Host of the 1988 Winter Olympics, Calgary is well-equipped to entertain large groups of people effortlessly. At Canada Olympic Park, adventuresome visitors can try their hand at bobsledding or a luge run. Dinosaur buffs should visit the Calgary Zoo and Prehistoric Park, with more than 1,400 live animals and life-size replicas of the dinosaurs that roamed the Jurassic forests of prehistoric Alberta. Calgary is also the gateway to Alberta's famous Rocky Mountain resorts, including Kananaskis Village Resort, which offers year-round meeting and recreational facilities such as golf, tennis, horseback riding, and skiing, all within an hour's drive of the city.
Calgary Convention Centre offers 48,840 square feet of exhibition, meeting, and banquet space.
Calgary has more than 8,000 hotel rooms, 2000 within walking distance of the convention center. Major properties include The Westin Hotel (525 rooms), Skyline Plaza Hotel (386 rooms), The Palliser (403 rooms), Delta Bow Valley (398 rooms), and the Prince Royal Inn (300 rooms).
Calgary Convention and Visitors Bureau, 237 8th Ave., SE, Calgary, Alberta, Canada T2G 0K8; (403) 263-8510, fax (403) 262-3809.
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Vancouver has been acclaimed as one of the six most beautiful cities in the world and often rated one of North America's top 10 convention cities. Set in a natural oceanside environment on the Pacific and surrounded by towering mountains, Vancouver caters to delegates with an appreciation for the great outdoors. With warm summers and mild winters, Vancouver's beaches are for swimming, sailing, kyaking, windsurfing, and waterskiing. Its mountains offer skiing, cycling, hiking, and hang gliding.
The Vancouver Trade and Convention Centre, with its unique five-sail roof, dominates the city's waterfront. And it's just a few steps away from downtown, which boasts impressive hotel rooms.
The Vancouver Trade and Convention Centre features a 94,123-square-foot exhibition hall, a 16,768-square-foot ballroom, 21 meeting rooms, and 17,000 square feet of pre-function space.
Vancouver offers a total of 15,000 hotel rooms, 4,500 of which are within walking distance of the convention center. Major properties include Hyatt Regency (646 rooms), Westin Bayshore (519 rooms), Hotel Vancouver (508 rooms), Pan Pacific (507 rooms), Waterfront Centre (489 rooms), Ramada Renaissance (432 rooms), Le Meridien (397 rooms), and Four Seasons (385 rooms).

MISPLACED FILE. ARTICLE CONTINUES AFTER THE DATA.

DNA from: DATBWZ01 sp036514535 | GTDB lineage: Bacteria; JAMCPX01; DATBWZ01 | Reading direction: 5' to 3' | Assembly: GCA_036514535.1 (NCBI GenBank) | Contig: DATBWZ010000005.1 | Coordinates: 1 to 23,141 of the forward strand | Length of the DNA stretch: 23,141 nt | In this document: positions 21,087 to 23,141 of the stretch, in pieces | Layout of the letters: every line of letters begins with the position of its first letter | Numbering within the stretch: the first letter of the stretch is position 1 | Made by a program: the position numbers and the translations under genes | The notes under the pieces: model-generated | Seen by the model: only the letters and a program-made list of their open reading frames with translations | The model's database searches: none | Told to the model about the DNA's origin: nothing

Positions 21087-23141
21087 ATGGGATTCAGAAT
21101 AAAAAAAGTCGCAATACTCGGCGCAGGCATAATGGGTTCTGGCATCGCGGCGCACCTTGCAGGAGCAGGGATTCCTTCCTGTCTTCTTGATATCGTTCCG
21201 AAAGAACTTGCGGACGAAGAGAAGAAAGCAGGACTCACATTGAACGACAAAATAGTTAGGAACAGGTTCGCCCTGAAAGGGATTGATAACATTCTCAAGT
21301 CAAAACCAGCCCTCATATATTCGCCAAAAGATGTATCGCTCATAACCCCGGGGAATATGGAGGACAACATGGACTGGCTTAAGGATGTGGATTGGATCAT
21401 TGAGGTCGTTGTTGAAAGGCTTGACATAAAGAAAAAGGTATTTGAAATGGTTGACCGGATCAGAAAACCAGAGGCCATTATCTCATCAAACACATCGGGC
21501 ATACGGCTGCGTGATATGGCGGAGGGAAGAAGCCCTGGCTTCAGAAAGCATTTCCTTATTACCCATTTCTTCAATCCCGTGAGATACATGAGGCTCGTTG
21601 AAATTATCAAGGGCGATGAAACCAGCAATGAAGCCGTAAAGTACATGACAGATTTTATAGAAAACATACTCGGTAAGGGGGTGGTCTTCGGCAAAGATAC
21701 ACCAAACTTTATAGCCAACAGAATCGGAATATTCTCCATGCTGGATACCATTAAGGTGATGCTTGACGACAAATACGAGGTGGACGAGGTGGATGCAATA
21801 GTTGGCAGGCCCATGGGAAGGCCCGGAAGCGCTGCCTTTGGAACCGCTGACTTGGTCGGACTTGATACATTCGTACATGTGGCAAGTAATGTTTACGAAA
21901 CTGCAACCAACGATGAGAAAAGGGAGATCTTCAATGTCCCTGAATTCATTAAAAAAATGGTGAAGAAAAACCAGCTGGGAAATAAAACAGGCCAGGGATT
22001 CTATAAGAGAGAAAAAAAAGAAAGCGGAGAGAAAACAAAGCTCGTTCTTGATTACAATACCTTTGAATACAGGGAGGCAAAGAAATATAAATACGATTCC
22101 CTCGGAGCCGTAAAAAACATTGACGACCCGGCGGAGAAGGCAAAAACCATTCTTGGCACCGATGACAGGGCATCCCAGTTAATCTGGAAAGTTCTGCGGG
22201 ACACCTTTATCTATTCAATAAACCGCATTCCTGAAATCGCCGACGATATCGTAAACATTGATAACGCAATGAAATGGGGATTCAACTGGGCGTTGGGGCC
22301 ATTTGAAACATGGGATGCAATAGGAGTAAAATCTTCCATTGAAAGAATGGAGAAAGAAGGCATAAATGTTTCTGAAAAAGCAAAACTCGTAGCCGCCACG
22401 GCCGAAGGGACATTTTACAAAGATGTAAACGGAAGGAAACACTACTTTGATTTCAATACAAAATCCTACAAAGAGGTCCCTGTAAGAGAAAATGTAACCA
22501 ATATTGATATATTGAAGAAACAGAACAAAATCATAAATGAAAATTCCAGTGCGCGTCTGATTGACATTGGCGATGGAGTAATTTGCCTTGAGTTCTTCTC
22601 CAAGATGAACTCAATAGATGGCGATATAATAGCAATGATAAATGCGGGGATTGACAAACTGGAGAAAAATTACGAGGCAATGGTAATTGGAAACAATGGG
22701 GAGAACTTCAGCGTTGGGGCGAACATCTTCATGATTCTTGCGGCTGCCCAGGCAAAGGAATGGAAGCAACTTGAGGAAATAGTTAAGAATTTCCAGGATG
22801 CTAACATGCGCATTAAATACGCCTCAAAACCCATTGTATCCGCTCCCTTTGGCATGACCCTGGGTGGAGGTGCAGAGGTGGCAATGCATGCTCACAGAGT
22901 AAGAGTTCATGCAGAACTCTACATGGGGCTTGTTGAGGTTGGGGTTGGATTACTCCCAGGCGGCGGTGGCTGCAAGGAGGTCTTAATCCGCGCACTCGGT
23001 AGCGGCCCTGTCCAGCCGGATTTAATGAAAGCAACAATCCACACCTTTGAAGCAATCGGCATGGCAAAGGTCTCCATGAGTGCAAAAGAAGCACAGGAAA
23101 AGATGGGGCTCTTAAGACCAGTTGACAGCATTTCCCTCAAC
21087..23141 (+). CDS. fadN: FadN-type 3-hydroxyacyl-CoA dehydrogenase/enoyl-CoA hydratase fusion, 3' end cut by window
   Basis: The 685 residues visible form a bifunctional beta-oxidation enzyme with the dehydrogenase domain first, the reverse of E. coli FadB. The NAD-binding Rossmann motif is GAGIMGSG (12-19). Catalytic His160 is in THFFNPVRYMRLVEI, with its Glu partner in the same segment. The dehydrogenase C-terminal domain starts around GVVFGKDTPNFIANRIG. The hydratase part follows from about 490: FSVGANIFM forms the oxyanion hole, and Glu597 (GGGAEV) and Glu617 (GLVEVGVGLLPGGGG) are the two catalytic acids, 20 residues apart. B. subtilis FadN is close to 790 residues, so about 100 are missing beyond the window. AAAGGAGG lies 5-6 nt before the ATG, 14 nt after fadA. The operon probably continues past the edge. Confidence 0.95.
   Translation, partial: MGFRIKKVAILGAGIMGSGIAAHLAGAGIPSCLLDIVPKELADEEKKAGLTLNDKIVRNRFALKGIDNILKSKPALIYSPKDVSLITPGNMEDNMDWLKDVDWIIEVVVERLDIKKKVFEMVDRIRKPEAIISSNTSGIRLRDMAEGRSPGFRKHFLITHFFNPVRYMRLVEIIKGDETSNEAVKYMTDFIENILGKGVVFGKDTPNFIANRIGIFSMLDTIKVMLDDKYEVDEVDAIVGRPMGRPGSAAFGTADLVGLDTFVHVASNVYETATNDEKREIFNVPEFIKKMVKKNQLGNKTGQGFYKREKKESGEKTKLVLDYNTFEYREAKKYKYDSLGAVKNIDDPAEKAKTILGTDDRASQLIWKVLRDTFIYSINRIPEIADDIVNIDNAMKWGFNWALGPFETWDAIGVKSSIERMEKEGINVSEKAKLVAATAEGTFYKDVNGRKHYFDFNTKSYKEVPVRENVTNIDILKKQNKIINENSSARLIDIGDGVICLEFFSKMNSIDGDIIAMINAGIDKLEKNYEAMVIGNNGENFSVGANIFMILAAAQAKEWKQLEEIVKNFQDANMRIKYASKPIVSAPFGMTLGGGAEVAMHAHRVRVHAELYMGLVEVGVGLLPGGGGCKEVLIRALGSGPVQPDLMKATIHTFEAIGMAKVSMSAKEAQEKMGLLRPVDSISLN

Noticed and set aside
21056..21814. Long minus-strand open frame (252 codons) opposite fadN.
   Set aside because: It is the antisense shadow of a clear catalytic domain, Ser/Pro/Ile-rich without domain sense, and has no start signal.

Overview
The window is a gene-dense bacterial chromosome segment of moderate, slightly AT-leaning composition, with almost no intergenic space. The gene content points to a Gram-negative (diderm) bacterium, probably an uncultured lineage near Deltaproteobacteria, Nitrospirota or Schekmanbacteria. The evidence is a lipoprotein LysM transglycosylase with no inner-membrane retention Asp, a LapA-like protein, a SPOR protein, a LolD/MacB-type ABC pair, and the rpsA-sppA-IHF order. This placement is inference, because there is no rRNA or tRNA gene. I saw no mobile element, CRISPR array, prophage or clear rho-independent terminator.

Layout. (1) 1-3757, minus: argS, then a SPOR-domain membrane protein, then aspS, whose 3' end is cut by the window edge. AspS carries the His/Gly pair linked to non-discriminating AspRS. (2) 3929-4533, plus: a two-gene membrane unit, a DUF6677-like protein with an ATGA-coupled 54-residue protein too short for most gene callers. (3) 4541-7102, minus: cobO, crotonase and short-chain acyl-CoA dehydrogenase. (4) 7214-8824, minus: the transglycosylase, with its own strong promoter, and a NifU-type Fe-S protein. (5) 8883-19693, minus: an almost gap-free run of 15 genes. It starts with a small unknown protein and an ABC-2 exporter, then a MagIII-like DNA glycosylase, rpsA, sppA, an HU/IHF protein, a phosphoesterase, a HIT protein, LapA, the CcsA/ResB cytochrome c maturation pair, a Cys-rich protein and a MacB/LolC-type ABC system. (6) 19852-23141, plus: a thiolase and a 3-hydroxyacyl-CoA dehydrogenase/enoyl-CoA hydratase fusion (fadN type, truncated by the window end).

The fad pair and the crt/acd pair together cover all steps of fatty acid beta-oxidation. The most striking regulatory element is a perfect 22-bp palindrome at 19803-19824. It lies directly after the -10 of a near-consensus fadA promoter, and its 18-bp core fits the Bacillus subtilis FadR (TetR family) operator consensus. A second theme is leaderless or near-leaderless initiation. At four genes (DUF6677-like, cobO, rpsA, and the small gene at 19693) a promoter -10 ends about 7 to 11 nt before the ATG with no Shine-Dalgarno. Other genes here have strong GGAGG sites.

Greater Vancouver Convention and Visitors Bureau, 200 Burrard St., Suite 210, Vancouver, British Columbia V6C 3L6; (604) 682-2222, fax (604) 682-1717.
Ideally situated between the cities of Vancouver and Seattle, Victoria, British Columbia's capital, has blossomed into a premier meetings destination. This seaside city has the most temperate climate in Canada, lending itself to year-round golfing as well as whale watching, fishing, and sailing. Furthermore, Victoria was rated by readers surveyed in Conde Nast Traveler as one of the world's top 10 leisure destinations. The red double-decker buses and turn-of-the century architecture that houses woollen shops and tea rooms give Victoria a distinctly British flavor. Add to its attractions a collection of gardens such as world famous Butchart Gardens. These gardens date back to 1904, when a cement baron's wife turned a quarry into a spectacular sunken garden.
The Victoria Conference Centre features a 14,190-square-foot exhibit hall, 8,780 square feet of meeting space, and a 400-seat theater.
Victoria has more than 2,200 deluxe hotel rooms, all within a 10-minute walk of the conference center. Major properties include the Empress Hotel (481 rooms), Ocean Pointe Resort (250 rooms), Harbour Towers (185 rooms), Executive House (179 rooms), Chateau Victoria (178 rooms), Grand Pacific (149 rooms), and Coast Victoria Harbourside (132 rooms).
Greater Victoria Visitor and Convention Bureau, 1175 Douglas St., #710, Victoria, British Columbia, Canada V8W 2E1; (604) 382-2160, fax (604) 361-9733.
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|Date:||Sep 1, 1993|